Of Blu-ray and Document Pinning

August 11th, 2010

Microsoft has decided, in the wake of the now-ended “I’m a Mac, I’m a PC” campaign, to come out “swinging” and go after Apple. But you have to wonder who devised those comparisons on their site and what planet they actually living on, since it’s clearly not Earth.

One serious complaint, such as it is, appears to be the lack of Blu-ray on a Mac. This supposed to be some humongous blunder on the part of Apple, because so many people these days are buying high-definition movies. Well, not quite, as sales of both Blu-ray and regular DVDs are down over what they used to be even when combined, perhaps because there aren’t so many flicks you want to see again. They’ve already sold new versions of the old movies some of you had on VHS, not to mention Blu-ray counterparts of regular DVD fare.

Yes, you can get Blu-ray drives as an option on many PCs. I suppose if you expect to use your PC as a TV set, that’s a good thing, but as some have pointed out, Blu-ray is somewhat of a moving target. There’s now a 3D version, which requires media with twice the capacity and new hardware to match. I suppose that’ll mean something eventually, when people no longer have to spend a thousand dollars or more extra for a 3D TV.

Yes, there are external Blu-ray drive options for the Mac, but you’d need third-party software, since there’s no native support in Mac OS X. Blu-ray, according to Steve Jobs, remains a “bag of hurt.”

But the question is whether it matters, since you can get movies by other means, such as iTunes, Netflix and other online options.

More to the point, is this a compelling reason to use a PC rather than a Mac? I don’t think so. But Microsoft is desperate to convince you that the PC is cool and the Mac is an expensive, needless luxury that just can’t get the job done. And, no, I won’t cover the Microsoft’s grammatical lapses that have already been cited by others.

We do have a bunch of silly claims put forth on Microsoft’s site about the advantages of the PC, and anyone familiar with both platforms ought to consider  these arguments as pathetic as I do.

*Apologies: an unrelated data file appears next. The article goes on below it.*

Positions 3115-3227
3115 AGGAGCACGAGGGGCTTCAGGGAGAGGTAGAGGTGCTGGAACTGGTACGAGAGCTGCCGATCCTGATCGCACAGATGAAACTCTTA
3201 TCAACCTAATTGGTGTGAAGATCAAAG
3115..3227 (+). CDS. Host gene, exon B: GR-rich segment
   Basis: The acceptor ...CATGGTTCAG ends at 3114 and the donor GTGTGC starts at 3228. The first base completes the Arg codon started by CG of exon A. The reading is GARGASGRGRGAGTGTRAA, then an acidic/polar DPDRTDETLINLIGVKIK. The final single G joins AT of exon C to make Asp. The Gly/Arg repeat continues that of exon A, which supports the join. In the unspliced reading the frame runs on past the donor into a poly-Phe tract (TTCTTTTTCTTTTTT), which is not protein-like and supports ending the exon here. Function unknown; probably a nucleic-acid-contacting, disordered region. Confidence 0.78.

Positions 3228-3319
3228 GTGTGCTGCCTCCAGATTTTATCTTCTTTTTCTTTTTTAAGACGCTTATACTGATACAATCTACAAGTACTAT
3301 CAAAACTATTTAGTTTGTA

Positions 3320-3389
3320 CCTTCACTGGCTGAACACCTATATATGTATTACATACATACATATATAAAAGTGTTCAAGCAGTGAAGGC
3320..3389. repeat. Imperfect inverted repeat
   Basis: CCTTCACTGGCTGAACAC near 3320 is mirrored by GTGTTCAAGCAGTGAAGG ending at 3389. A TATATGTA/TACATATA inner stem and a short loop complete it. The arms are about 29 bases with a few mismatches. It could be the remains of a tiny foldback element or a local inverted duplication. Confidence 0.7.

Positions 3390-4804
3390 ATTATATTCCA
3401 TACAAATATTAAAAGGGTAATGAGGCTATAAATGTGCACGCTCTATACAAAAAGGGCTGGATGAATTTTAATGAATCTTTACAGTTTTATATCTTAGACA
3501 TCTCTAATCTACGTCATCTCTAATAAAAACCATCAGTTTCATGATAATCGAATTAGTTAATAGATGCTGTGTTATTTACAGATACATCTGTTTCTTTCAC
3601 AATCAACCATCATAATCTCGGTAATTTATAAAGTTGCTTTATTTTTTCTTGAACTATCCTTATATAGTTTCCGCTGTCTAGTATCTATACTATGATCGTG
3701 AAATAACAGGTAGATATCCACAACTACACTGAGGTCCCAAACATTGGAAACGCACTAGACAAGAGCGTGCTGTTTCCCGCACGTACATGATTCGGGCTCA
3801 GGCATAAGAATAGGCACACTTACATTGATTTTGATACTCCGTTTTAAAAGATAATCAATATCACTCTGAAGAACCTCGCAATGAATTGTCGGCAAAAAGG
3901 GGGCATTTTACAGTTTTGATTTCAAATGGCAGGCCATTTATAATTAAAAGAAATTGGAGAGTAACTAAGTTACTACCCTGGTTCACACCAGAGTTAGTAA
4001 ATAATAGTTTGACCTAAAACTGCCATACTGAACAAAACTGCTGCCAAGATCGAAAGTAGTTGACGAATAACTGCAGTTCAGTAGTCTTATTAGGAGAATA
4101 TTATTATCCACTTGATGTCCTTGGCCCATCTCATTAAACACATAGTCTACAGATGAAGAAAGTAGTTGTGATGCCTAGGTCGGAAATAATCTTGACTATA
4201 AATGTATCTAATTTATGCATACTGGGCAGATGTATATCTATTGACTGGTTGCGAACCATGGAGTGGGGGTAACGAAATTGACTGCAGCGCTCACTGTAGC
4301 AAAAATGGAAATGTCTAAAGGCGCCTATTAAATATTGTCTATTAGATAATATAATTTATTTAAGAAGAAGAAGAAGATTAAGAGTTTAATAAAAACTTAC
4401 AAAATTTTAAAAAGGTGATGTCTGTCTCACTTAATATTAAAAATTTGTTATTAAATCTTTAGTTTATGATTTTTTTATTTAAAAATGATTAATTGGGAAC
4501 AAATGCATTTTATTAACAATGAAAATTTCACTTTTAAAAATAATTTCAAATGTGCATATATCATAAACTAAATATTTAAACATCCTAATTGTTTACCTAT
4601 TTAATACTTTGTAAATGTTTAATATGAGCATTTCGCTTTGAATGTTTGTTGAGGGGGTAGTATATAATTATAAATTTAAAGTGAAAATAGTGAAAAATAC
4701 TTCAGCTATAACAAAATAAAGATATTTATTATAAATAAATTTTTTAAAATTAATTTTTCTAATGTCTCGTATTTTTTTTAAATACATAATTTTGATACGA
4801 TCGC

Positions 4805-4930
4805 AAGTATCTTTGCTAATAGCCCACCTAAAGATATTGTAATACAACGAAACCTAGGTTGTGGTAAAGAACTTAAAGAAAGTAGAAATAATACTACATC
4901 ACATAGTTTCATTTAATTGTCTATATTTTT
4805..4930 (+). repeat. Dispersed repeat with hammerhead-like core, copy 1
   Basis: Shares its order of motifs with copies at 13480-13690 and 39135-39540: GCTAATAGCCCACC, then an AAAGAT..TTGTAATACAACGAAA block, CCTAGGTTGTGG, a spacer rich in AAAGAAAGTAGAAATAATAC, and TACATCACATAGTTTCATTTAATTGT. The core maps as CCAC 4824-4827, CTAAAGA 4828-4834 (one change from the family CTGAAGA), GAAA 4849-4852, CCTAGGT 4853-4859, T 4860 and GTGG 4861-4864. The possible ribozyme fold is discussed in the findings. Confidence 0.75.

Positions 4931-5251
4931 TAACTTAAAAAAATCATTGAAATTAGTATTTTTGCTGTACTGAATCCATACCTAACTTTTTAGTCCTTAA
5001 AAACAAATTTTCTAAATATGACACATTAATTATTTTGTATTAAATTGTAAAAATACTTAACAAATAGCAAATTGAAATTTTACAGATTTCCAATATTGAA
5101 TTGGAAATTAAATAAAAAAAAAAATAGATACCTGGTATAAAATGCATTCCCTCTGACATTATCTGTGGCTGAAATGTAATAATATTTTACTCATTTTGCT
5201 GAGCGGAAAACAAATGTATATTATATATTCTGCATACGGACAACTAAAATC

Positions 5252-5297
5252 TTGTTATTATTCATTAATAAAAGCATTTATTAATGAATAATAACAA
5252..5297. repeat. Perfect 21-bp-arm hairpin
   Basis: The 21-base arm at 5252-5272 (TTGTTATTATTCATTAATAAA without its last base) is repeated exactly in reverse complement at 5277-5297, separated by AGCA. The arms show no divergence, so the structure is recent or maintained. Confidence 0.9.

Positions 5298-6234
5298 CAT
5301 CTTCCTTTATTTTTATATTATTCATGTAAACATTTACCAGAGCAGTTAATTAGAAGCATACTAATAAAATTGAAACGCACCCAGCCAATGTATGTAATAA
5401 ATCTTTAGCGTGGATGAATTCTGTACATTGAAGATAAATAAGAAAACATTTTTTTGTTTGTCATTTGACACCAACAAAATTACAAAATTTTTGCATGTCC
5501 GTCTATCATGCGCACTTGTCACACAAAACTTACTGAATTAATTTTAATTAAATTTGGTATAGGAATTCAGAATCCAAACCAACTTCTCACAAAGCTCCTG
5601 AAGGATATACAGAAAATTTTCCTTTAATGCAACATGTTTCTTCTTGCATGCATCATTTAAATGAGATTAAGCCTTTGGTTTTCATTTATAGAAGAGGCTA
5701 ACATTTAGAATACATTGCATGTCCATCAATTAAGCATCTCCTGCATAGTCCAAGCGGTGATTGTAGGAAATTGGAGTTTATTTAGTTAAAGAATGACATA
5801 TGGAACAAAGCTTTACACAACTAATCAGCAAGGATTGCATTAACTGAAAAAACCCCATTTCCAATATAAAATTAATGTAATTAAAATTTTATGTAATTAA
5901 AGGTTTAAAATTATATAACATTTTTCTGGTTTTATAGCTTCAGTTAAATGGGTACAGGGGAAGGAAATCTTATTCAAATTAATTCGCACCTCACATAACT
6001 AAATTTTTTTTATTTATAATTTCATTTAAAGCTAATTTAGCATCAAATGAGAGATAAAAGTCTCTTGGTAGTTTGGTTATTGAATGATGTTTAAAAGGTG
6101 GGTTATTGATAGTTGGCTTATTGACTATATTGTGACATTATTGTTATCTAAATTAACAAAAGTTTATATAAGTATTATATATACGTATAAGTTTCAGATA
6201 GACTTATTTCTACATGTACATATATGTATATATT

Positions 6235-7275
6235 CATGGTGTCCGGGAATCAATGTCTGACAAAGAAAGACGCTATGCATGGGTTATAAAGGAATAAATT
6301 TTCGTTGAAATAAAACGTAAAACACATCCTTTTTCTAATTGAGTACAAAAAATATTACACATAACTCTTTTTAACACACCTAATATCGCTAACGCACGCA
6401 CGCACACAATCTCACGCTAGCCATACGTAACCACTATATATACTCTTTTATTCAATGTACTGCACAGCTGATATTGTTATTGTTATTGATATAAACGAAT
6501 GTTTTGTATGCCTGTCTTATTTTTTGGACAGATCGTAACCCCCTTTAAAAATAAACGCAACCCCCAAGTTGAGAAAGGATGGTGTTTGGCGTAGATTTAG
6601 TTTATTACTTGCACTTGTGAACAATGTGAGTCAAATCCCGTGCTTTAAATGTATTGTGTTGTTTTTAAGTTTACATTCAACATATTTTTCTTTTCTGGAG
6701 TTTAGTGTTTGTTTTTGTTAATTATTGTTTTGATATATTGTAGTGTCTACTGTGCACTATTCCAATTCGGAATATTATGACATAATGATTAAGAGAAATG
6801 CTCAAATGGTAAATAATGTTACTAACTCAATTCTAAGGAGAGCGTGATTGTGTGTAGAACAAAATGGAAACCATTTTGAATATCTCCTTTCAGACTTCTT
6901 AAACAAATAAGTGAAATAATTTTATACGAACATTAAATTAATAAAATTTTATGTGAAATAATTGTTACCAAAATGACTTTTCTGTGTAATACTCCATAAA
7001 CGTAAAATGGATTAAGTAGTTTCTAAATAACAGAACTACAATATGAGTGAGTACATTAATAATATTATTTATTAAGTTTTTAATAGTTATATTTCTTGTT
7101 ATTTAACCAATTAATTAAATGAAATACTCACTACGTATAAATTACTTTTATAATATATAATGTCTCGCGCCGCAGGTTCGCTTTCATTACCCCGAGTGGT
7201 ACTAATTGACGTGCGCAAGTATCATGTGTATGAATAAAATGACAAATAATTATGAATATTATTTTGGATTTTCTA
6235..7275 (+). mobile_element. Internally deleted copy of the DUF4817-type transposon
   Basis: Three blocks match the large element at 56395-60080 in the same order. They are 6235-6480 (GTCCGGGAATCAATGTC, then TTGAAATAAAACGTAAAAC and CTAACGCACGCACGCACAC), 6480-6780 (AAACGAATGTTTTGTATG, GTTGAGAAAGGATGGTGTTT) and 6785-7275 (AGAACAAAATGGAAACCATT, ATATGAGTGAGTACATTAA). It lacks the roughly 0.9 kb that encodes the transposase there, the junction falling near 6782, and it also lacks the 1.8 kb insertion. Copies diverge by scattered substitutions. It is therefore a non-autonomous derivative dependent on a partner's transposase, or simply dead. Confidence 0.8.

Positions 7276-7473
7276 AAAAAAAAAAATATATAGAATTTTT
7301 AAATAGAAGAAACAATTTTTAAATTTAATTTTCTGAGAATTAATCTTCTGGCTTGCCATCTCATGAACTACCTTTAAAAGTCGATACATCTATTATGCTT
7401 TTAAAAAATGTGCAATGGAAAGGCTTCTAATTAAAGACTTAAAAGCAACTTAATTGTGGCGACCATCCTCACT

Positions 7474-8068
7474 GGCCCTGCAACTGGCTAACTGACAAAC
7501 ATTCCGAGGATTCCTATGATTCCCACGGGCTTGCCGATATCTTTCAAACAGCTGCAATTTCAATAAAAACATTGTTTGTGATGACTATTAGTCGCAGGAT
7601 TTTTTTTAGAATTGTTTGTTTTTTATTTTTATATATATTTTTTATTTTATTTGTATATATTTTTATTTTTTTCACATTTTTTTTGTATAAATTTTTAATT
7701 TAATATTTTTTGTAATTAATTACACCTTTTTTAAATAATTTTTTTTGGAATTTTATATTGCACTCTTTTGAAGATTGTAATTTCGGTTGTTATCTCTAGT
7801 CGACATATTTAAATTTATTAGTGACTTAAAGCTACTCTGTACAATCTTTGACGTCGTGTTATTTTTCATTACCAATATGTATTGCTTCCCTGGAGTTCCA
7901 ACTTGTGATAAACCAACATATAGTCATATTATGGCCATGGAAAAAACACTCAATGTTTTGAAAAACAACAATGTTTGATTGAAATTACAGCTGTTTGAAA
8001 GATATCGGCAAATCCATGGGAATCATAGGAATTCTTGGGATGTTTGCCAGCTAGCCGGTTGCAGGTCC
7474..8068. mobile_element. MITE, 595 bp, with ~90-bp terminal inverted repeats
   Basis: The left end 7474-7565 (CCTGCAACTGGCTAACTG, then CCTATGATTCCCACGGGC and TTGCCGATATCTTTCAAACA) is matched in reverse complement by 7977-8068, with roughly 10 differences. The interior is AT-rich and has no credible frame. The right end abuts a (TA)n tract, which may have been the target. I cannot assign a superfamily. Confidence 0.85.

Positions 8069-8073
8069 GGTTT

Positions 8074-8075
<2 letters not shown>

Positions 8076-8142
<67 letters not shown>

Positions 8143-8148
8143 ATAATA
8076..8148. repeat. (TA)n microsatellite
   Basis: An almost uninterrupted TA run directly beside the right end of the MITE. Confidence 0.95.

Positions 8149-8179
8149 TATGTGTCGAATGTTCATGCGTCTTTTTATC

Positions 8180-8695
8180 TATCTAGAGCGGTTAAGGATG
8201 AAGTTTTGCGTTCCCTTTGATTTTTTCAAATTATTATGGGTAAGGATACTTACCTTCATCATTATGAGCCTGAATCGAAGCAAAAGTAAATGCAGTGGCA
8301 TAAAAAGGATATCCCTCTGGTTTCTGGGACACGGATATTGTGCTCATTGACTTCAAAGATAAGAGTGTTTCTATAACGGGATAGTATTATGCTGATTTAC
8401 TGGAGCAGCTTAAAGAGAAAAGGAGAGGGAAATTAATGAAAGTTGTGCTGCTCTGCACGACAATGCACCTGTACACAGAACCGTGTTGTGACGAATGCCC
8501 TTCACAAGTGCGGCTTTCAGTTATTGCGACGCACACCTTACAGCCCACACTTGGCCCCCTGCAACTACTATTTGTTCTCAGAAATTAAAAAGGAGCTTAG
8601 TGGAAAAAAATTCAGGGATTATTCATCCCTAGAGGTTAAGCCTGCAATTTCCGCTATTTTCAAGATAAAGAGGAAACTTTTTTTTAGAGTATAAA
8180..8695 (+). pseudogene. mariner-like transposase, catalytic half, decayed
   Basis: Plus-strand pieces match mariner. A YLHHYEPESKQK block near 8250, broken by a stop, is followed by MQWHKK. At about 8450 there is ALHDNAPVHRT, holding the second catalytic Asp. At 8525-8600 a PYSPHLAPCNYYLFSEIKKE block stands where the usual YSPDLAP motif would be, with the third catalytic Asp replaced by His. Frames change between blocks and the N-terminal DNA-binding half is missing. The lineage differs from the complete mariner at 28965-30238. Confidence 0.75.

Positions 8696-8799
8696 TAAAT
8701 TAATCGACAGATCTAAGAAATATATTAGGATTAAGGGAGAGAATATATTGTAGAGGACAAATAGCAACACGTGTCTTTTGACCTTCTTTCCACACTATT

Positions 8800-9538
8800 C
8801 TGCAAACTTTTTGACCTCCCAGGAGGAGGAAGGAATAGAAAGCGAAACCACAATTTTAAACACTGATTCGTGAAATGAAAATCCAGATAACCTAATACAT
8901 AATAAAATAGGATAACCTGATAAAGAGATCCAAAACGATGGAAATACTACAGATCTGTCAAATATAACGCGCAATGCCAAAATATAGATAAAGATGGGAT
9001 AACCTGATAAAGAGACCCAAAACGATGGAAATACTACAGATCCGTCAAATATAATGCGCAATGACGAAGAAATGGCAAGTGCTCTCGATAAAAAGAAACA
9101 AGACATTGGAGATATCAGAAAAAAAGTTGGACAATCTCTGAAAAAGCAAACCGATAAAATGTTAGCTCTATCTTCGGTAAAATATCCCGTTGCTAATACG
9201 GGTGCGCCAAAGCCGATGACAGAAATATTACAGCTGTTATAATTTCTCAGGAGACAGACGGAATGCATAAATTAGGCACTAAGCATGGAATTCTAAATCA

The Blu-ray option is part of the “Having Fun,” category, where the PC’s genuine advantage in gaming is extolled. If gaming is what you want, there’s a growing number of titles on the Mac, and you can still install Windows under Boot Camp if you must run titles unavailable on the former.

That’s as good as it gets for Microsoft. Under the “Simplicity” category they claim the PC is “easy to use, PCs do what you want: they just work.” That, of course, mimics the well-known argument made for Macs over the years. While Windows has grown better, it still takes far too many steps for simple driver installations and configurations. When things don’t work, it can become a nightmare. The “they just work” claim is a sad joke.

Microsoft also has a “Sharing” category, where they tout the ease of networking on a PC, and my response is the same.

Under “Working Hard,” Microsoft simply wants to convey the age-old myth that Macs are not suited for work environments. That’s hardly worth a response, since millions have been using Macs as their primary work computers for the past 26 years. Even Microsoft introduced its key productivity apps, Excel and Word, on the Mac first. Or maybe Steve Ballmer’s brain is too wasted to remember how former CEO Bill Gates double-crossed Apple and begat Windows using interface technology he snookered then-Apple CEO John Sculley to provide.